Clinical trials

In Belgium we are conducting clinical trials in the different indication areas of the GSK pipeline. For many years we successfully conducted vaccine trials together with our partnering vaccination sites. We also see a relatively high volume of early phase studies coming to Belgium, as well as an increasing number of oncology studies.

Access all our trial data worldwide

Scientist working on a vial in a laboratory

Find out about our clinical trials process

Diseases and medicines can affect people differently depending on their race, ethnicity, sex or age. It’s therefore vital that we represent the real-world disease population in our clinical trials to advance our understanding of new vaccines and medicines, to create better health outcomes for the patients who rely on us.

Clinical trials are governed by strict regulation. Throughout each trial the proceedings are monitored by government authorities as well as GSK’s own Global Safety Board (GSB).

A clinical development plan usually consists in three phases. Occasionally a fourth phase might be necessary if:

  • we think the medicine can be improved;
  • we need to provide answers to questions from the regulatory authorities.
Phase I

The first time a new treatment or vaccine is tested in humans, it will usually be given to a small group of healthy volunteers. However in some cases – such as when a new medicine is being tested as a treatment for a terminal illness like cancer - it may be tested on volunteers who have the condition.

The principle objectives in Phase I are to:

  • make sure that the new medicine presents no major safety issues;
  • clarify that it can reach the targeted body area, and remain there long enough to deliver its benefits or induce the expected response;
  • gain preliminary evidence that it could offer therapeutic value, or prevent the disease or condition.
Phase II

If Phase I is successful, approval will be sought for a trial involving a larger group of people. Phase II trials will usually (but not always) include patients who have the condition the potential medicine is targeting, and aim to establish:

  • appropriate dosing levels;
  • potential effectiveness in treating the condition;
  • potential effectiveness in preventing the disease (if the volunteer does not already have it);

At this stage, the performance of the medicine may be compared against a group of patients receiving a placebo. A placebo is a treatment that looks the same as the potential new medicine, but has no active ingredients.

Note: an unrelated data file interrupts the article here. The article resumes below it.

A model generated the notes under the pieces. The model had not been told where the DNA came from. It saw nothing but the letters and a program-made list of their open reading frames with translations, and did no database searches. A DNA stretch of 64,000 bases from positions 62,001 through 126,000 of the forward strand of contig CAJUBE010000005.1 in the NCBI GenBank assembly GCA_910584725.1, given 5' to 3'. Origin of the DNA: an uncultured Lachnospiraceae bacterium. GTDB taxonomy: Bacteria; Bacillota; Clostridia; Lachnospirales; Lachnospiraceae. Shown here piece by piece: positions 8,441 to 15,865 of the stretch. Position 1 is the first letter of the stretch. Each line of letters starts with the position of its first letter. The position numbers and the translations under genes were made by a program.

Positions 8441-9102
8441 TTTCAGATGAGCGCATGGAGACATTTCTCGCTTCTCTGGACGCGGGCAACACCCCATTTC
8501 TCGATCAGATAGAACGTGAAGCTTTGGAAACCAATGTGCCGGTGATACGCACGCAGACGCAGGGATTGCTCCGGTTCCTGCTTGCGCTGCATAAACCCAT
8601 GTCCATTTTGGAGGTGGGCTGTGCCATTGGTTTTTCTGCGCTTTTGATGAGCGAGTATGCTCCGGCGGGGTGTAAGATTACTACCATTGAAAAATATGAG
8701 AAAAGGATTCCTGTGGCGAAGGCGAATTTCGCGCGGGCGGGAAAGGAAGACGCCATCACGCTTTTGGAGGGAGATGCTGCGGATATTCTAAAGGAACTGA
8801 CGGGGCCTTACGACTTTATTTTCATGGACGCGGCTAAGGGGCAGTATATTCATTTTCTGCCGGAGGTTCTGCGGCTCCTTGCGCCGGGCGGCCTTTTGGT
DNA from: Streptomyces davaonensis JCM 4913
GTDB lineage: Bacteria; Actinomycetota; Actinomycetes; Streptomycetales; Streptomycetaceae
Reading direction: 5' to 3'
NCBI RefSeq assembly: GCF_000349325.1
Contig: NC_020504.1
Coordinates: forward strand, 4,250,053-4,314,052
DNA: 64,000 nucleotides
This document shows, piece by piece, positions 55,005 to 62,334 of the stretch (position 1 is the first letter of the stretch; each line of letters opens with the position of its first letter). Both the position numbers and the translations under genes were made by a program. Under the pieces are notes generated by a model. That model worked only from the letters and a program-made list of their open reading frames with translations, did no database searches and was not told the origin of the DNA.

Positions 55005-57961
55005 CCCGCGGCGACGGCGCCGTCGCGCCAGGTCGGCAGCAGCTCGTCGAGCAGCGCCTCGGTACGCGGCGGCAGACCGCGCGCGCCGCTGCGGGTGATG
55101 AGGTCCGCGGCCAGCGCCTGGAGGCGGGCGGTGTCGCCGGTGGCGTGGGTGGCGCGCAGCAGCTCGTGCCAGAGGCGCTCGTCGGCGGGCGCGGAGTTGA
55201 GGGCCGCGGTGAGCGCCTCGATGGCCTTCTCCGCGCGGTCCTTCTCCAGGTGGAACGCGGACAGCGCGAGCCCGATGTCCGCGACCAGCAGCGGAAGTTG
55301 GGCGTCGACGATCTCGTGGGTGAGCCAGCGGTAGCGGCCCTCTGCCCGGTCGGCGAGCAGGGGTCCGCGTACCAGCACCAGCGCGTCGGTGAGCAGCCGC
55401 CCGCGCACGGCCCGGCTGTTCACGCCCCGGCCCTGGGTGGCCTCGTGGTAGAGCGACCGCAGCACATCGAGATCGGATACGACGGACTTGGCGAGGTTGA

In this way a reference group is established against which the performance of the new medicine can be judged. It is important that neither the patients nor the researchers have any idea which volunteers receive which treatment. This is known as double blind placebo control, and ensures there can be no bias in the reporting of the results.

Phase III

If the results from Phase II are encouraging, we will seek to start one or several Phase III trials. These will be much larger trials, often involving hundreds, possibly thousands of participants coming from a range of different countries.
The principle objectives in Phase III are to:

  • demonstrate the safety and effectiveness of the new medicine or vaccine in the typical patient likely to use it;
  • confirm effective dosing levels;
  • identify side effects or reasons why the treatment should not be given to certain groups of patients (known as ‘contraindications’);
  • build knowledge of the benefits of the medicine or vaccine and compare them with any risks;
  • compare results against any currently achieved by existing treatments.

If a new medicine or vaccine completes Phase III with positive results, we may seek regulatory approval to make it available in a range of countries or regions.

In the case of a new medicine, regulators will determine how it should be used, and which patients should qualify for it, based on all the evidence from clinical and pre-clinical studies. This is known as a medicine’s indication.

Monitoring medicines after launch

Monitoring is overseen by our Global Safety Board (GSB), which is chaired by our Chief Medical Officer and made up of senior physicians and scientists, as well as by the health authorities who approved the launch of the product.
Part of its remit is to review the information on the safety of our products as reports come in from patients and prescribers on the use of the medicines.

All the Board's decisions are guided by the need to ensure that the benefits of our medicines and vaccines always outweigh any risks. We continue to monitor patients' responses to our medicines through reports and regulator reporting systems. We follow this information to understand fully a new medicine's effectiveness. We also look for any adverse effects that may only become apparent as more patients use a treatment.

Report adverse event

For Belgium

Please report adverse events to the Belgian Centre for Pharmacovigilance for medicines for Human use (BCPH) of the Federal Agency for Medicines and Health Products (FAMHP) by following the procedure described on the website or to GlaxoSmithKline Pharmaceuticals s.a./n.v. at the number +32 (0)10 85 85 00.

For Luxembourg

Please rereport adverse events to Ministère de la Santé du Grand-Duché de Luxembourg (Division de la Pharmacie et des Médicaments at fax number +35 (0)2 24795615 or by post) or to Centre Régional de Pharmacovigilance de Lorraine (fax number +33 (0)3 83 32 33 44 or or to GlaxoSmithKline Pharmaceuticals s.a./n.v. at number +32 (0)10 85 85 00.